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Thu Jul 27, 2017, 05:59 PM

Such an interesting story: Who Was She? A DNA Test Only Opened New Mysteries.

This is a bit long but I found the twists and turns in it fascinating perhaps more so since I just recently sent in my sample to 23andMe to find out more about my genetic background/health predispositions since I'm adopted and know only a little.

https://www.washingtonpost.com/graphics/2017/lifestyle/she-thought-she-was-irish-until-a-dna-test-opened-a-100-year-old-mystery/?utm_term=.ab0893321bac&wpisrc=al_alert-national&wpmk=1

Five years ago, Alice Collins Plebuch made a decision that would alter her future — or really, her past.

She sent away for a “just-for-fun DNA test.” When the tube arrived, she spit and spit until she filled it up to the line, and then sent it off in the mail. She wanted to know what she was made of.

Plebuch, now 69, already had a rough idea of what she would find. Her parents, both deceased, were Irish American Catholics who raised her and her six siblings with church Sundays and ethnic pride. But Plebuch, who had a long-standing interest in science and DNA, wanted to know more about her dad’s side of the family. The son of Irish immigrants, Jim Collins had been raised in an orphanage from a young age, and his extended family tree was murky.

After a few weeks during which her saliva was analyzed, she got an email in the summer of 2012 with a link to her results. The report was confounding.

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Reply Such an interesting story: Who Was She? A DNA Test Only Opened New Mysteries. (Original post)
WePurrsevere Jul 2017 OP
tymorial Jul 2017 #1
sarge43 Jul 2017 #2
Shrike47 Jul 2017 #3
LisaL Jul 2017 #6
Shrike47 Jul 2017 #4
WePurrsevere Jul 2017 #5
WePurrsevere Jul 2017 #7
hunter Jul 2017 #8
Hassin Bin Sober Jul 2017 #17
hunter Jul 2017 #20
Thor_MN Jul 2017 #29
hunter Jul 2017 #34
OregonBlue Jul 2017 #9
Boxerfan Jul 2017 #10
3catwoman3 Jul 2017 #11
WePurrsevere Jul 2017 #15
MosheFeingold Jul 2017 #18
denbot Jul 2017 #12
WePurrsevere Jul 2017 #13
wishstar Jul 2017 #14
WePurrsevere Jul 2017 #16
Hell Hath No Fury Jul 2017 #19
WePurrsevere Jul 2017 #21
Hell Hath No Fury Jul 2017 #22
WePurrsevere Jul 2017 #23
ailsagirl Jul 2017 #24
WePurrsevere Jul 2017 #25
ailsagirl Jul 2017 #28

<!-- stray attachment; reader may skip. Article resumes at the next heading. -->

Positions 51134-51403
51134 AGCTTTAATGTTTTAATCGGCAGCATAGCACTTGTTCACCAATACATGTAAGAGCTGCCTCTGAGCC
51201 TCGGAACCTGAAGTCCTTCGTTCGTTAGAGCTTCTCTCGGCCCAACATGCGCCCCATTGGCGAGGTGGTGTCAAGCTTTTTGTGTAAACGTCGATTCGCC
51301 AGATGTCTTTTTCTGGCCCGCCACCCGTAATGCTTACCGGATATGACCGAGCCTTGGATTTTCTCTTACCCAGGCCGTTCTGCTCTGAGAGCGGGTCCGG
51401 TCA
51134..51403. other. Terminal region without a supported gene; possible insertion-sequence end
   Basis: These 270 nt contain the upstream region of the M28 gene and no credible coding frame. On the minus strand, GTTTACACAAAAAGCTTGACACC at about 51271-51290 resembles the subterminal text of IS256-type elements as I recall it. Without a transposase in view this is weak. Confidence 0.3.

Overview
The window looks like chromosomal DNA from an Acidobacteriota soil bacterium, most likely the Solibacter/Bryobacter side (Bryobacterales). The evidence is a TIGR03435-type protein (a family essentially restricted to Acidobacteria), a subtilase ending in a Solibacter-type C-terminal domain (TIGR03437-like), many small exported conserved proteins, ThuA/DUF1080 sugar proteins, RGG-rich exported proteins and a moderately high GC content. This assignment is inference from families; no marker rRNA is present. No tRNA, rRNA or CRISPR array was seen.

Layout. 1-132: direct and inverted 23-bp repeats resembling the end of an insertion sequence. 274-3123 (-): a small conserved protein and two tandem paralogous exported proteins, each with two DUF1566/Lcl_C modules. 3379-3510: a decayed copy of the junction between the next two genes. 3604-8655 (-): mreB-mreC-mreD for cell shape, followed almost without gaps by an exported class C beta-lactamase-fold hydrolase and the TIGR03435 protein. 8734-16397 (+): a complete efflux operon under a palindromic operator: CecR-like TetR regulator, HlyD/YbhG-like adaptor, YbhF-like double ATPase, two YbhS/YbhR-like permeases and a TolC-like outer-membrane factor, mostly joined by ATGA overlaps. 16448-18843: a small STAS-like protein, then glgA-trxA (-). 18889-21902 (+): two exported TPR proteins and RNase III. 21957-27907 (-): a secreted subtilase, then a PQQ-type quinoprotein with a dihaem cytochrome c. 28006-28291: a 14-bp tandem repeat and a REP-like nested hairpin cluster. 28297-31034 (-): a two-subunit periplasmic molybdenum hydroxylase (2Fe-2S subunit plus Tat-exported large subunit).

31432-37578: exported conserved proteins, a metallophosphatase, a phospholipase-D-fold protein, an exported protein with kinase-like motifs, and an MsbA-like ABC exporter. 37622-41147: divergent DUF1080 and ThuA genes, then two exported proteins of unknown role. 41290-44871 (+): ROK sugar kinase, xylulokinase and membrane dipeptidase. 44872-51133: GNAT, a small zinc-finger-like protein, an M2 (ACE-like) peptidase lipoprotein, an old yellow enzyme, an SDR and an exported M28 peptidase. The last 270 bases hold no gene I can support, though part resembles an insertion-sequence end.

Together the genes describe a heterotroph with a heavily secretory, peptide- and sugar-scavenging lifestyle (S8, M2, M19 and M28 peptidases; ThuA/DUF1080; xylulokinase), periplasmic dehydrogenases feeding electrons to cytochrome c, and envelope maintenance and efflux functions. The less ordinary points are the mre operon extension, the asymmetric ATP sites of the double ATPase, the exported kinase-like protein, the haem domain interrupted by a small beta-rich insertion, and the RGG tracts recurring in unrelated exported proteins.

TheDebbieDee Jul 2017 #26
WePurrsevere Jul 2017 #27
left-of-center2012 Jul 2017 #30
left-of-center2012 Jul 2017 #31
WePurrsevere Jul 2017 #33
left-of-center2012 Jul 2017 #36
WePurrsevere Jul 2017 #37
left-of-center2012 Jul 2017 #32
WePurrsevere Jul 2017 #35

Response to WePurrsevere (Original post)

Thu Jul 27, 2017, 06:11 PM

1. My cousin just received hers not long ago

She was told that she was only 16 percent French. My French Canadian family was... confounded is the best way I can put it lol.

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Response to WePurrsevere (Original post)

Thu Jul 27, 2017, 06:13 PM

2. Would you repost a summary of the article

A subscription is required to access a WaPo article.

Thank you

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Response to WePurrsevere (Original post)

Thu Jul 27, 2017, 06:19 PM

3. Could you please summarize? It's behind a pay wall for me.

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Response to Shrike47 (Reply #3)

Thu Jul 27, 2017, 06:40 PM

6. I was able to read without a subscription.

Basically, through ancestry DNA testing, she discovered that her father was switched at birth. She believed herself to be fully Irish, but as it turned out her father was Jewish and didn't know it because he was switched at birth in the hospital.

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Response to WePurrsevere (Original post)

Thu Jul 27, 2017, 06:34 PM

4. I googled the subject and found out at least some of the story.

Ms. Plebuch's father, of Jewish ancestry, was apparently accidentally switched in the hospital at birth with the child of an Irish couple. Neither man discovered this in his lifetime and each was raised in culturally appropriate ways. The real biological families are getting to know one another.

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Response to Shrike47 (Reply #4)

Thu Jul 27, 2017, 06:39 PM

5. Thank you! nt

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Response to WePurrsevere (Original post)

Thu Jul 27, 2017, 07:01 PM

7. Darn it! I'm sorry, I forgot about their 'free' limit. I found a couple ways...

that 'might' be work arounds. I just recently signed up for the monthly digital but if I can't share articles with people that they can read that really is a problem for me.